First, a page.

Sometimes innovative ideas are really simple. Here's one: an RFID chip with a perforated edge that allows consumers to tear off a part of the antenna after purchasing an item and immediately reduce the distance of the signal, thus easing privacy concerns.
The Clipped Tag label is the brainchild of Paul Moskowitz, an inventor and researcher at IBM.
Ultra-high frequency RFID (radio frequency identification) tags are generally readable at distances up to 30 feet (9 meters), but the Clipped Tag innovation reduces that distance to between 1 and 2 inches. "This means that the tag can only be read if the consumer holds the tag up to a reader," Moskowitz said Wednesday. "It puts choice in the hands of the consumer."
Numerous retailers, including Germany's Metro and Wal-Mart Stores in the U.S., view RFID as a way to manage the huge flow of merchandise in and out of stores more effectively, while at the same time reducing inventory losses and labor costs. But privacy and civil liberties advocacy groups worry that the smart tag technology could create an Orwellian world in which sales clerks or law enforcement officials could remotely read a handbag's contents or track a consumer's whereabouts.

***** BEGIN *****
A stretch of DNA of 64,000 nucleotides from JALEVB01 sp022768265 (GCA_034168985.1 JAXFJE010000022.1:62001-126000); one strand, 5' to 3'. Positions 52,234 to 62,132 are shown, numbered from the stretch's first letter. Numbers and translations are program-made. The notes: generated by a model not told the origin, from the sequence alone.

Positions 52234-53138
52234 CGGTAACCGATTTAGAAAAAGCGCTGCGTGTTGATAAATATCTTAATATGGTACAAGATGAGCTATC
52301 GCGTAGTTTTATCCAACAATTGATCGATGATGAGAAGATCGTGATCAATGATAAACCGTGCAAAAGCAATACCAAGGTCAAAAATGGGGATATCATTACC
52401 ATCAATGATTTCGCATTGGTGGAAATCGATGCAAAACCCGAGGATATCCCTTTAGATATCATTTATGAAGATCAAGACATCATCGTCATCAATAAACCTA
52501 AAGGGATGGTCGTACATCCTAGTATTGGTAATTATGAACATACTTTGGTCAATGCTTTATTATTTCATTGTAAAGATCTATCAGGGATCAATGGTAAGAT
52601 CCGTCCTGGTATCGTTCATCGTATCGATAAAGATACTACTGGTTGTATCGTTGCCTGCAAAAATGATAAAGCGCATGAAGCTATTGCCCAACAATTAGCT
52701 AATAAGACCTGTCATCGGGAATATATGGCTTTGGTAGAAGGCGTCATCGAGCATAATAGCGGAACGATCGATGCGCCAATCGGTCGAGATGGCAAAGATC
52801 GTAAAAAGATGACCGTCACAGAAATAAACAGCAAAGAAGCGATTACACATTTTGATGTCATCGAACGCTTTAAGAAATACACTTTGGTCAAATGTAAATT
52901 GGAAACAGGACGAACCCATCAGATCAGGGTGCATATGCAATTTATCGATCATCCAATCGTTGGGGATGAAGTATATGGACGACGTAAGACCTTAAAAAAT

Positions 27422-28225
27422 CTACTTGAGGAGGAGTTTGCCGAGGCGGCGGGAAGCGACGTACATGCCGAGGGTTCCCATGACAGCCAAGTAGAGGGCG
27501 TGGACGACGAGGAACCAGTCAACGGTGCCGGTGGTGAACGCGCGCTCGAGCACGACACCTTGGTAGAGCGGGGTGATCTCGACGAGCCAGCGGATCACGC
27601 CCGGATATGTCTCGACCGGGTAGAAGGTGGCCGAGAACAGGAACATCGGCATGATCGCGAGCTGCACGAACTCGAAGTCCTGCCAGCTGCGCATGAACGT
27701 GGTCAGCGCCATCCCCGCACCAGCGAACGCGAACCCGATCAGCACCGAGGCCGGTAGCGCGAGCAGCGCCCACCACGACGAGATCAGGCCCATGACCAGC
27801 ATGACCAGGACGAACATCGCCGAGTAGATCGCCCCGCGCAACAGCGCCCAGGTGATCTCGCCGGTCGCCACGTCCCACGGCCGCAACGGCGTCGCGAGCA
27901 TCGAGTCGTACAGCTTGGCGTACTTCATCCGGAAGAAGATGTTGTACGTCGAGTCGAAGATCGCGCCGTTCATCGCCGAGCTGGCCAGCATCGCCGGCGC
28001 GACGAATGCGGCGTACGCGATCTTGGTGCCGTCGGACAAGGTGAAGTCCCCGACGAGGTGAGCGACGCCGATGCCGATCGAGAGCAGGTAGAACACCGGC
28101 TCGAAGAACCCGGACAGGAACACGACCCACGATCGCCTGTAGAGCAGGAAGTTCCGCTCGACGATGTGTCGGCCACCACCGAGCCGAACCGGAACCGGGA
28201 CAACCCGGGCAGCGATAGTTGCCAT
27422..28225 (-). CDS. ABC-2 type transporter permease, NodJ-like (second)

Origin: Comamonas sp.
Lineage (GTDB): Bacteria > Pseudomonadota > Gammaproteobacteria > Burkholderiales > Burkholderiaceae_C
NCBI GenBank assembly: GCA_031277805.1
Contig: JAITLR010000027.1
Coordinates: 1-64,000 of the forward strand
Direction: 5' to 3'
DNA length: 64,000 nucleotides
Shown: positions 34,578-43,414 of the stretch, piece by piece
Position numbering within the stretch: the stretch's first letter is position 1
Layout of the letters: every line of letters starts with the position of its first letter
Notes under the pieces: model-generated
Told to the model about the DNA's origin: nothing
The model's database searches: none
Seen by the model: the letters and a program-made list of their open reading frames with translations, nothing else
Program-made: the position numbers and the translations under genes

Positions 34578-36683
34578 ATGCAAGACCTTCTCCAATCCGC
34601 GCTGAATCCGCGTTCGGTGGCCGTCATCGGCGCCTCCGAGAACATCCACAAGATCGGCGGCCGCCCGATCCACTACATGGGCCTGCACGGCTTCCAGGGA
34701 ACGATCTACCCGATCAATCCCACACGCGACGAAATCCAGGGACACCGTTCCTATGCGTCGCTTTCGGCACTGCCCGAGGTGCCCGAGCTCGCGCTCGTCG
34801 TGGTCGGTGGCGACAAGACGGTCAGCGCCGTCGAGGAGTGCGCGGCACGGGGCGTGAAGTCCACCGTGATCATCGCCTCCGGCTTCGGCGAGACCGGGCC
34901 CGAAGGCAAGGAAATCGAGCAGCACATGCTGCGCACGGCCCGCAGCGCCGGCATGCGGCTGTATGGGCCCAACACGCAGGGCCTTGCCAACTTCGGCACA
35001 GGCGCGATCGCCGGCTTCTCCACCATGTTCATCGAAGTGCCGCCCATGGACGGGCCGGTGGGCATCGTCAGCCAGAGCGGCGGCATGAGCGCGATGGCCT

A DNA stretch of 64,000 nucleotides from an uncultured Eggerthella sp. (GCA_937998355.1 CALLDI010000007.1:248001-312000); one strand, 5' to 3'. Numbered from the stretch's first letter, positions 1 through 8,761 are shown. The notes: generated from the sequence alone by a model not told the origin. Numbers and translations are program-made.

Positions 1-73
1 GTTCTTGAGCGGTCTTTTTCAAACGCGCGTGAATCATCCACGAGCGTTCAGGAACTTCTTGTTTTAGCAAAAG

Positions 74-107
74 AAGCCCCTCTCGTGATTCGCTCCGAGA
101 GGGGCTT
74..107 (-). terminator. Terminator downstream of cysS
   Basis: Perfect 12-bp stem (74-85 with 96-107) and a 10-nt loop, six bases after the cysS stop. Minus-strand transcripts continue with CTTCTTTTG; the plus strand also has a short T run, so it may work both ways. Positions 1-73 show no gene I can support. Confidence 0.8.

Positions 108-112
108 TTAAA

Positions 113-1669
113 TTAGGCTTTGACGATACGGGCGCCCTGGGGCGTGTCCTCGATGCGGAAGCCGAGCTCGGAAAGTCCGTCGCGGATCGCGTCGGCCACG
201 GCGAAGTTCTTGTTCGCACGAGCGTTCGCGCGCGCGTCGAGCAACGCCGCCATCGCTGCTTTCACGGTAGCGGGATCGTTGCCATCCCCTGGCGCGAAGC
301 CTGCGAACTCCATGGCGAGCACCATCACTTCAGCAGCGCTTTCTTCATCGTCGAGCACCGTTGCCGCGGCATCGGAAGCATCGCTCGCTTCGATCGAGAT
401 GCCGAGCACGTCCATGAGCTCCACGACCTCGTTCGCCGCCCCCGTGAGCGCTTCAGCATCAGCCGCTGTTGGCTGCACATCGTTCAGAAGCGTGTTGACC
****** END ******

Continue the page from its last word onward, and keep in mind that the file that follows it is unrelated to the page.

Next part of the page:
Technology is afoot to deactivate tags permanently, such as the EPCglobal Gen2 "kill" command, but systems like these also have some disadvantages. Data in killed tags can't be retrieved, posing a problem for product recalls or returns.
With Clipped Tag technology, the data remains intact but its remote readability is dramatically reduced.
What does it look like? Imagine a price tag with a small notch, like the one on a bag of potato chips. If you want to turn the long-range RFID chip into a short-range one, tear along the perforated edge and remove a portion of the antenna. It's as simple as that. What's more: "You have a visible indication that you have altered the tag," said Moskowitz.
IBM has tested the commercial adaptability of the Clipped Tag system with Marnlen Management, which manufacturers RFID labels, and Printronix, a producer of printing systems.